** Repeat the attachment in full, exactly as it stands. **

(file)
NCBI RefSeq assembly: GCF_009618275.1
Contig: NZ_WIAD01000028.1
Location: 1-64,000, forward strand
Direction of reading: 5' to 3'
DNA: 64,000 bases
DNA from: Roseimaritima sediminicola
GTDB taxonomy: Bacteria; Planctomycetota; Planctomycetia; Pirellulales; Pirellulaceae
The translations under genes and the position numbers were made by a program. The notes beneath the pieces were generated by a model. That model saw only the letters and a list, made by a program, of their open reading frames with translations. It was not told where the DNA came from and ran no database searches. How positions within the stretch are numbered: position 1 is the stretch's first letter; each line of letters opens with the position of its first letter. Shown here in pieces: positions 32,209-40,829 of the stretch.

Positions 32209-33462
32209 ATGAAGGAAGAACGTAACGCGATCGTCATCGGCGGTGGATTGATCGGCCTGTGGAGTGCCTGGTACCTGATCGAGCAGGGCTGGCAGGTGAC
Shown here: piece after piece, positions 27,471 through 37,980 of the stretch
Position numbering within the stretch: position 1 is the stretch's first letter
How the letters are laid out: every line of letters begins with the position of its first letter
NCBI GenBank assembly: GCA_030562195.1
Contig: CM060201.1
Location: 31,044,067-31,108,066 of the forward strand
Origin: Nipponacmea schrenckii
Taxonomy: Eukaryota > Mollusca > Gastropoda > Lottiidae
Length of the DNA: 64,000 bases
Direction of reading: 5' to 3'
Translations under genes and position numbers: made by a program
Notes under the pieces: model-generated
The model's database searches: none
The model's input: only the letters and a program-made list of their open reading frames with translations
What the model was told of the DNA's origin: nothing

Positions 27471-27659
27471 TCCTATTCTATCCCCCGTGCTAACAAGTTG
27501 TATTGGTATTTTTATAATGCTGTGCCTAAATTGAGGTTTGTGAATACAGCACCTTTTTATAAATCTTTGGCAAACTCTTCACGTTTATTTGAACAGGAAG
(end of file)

NCBI RefSeq assembly: GCF_009618275.1
Contig: NZ_WIAD01000028.1
Location: 1-64,000, forward strand
Direction of reading: 5' to 3'
DNA: 64,000 bases
DNA from: Roseimaritima sediminicola
GTDB taxonomy: Bacteria; Planctomycetota; Planctomycetia; Pirellulales; Pirellulaceae
The translations under genes and the position numbers were made by a program. The notes beneath the pieces were generated by a model. That model saw only the letters and a list, made by a program, of their open reading frames with translations. It was not told where the DNA came from and ran no database searches. How positions within the stretch are numbered: position 1 is the stretch's first letter; each line of letters opens with the position of its first letter. Shown here in pieces: positions 32,209-40,829 of the stretch.

Positions 32209-33462
32209 ATGAAGGAAGAACGTAACGCGATCGTCATCGGCGGTGGATTGATCGGCCTGTGGAGTGCCTGGTACCTGATCGAGCAGGGCTGGCAGGTGAC
Shown here: piece after piece, positions 27,471 through 37,980 of the stretch
Position numbering within the stretch: position 1 is the stretch's first letter
How the letters are laid out: every line of letters begins with the position of its first letter
NCBI GenBank assembly: GCA_030562195.1
Contig: CM060201.1
Location: 31,044,067-31,108,066 of the forward strand
Origin: Nipponacmea schrenckii
Taxonomy: Eukaryota > Mollusca > Gastropoda > Lottiidae
Length of the DNA: 64,000 bases
Direction of reading: 5' to 3'
Translations under genes and position numbers: made by a program
Notes under the pieces: model-generated
The model's database searches: none
The model's input: only the letters and a program-made list of their open reading frames with translations
What the model was told of the DNA's origin: nothing

Positions 27471-27659
27471 TCCTATTCTATCCCCCGTGCTAACAAGTTG
27501 TATTGGTATTTTTATAATGCTGTGCCTAAATTGAGGTTTGTGAATACAGCACCTTTTTATAAATCTTTGGCAAACTCTTCACGTTTATTTGAACAGGAAG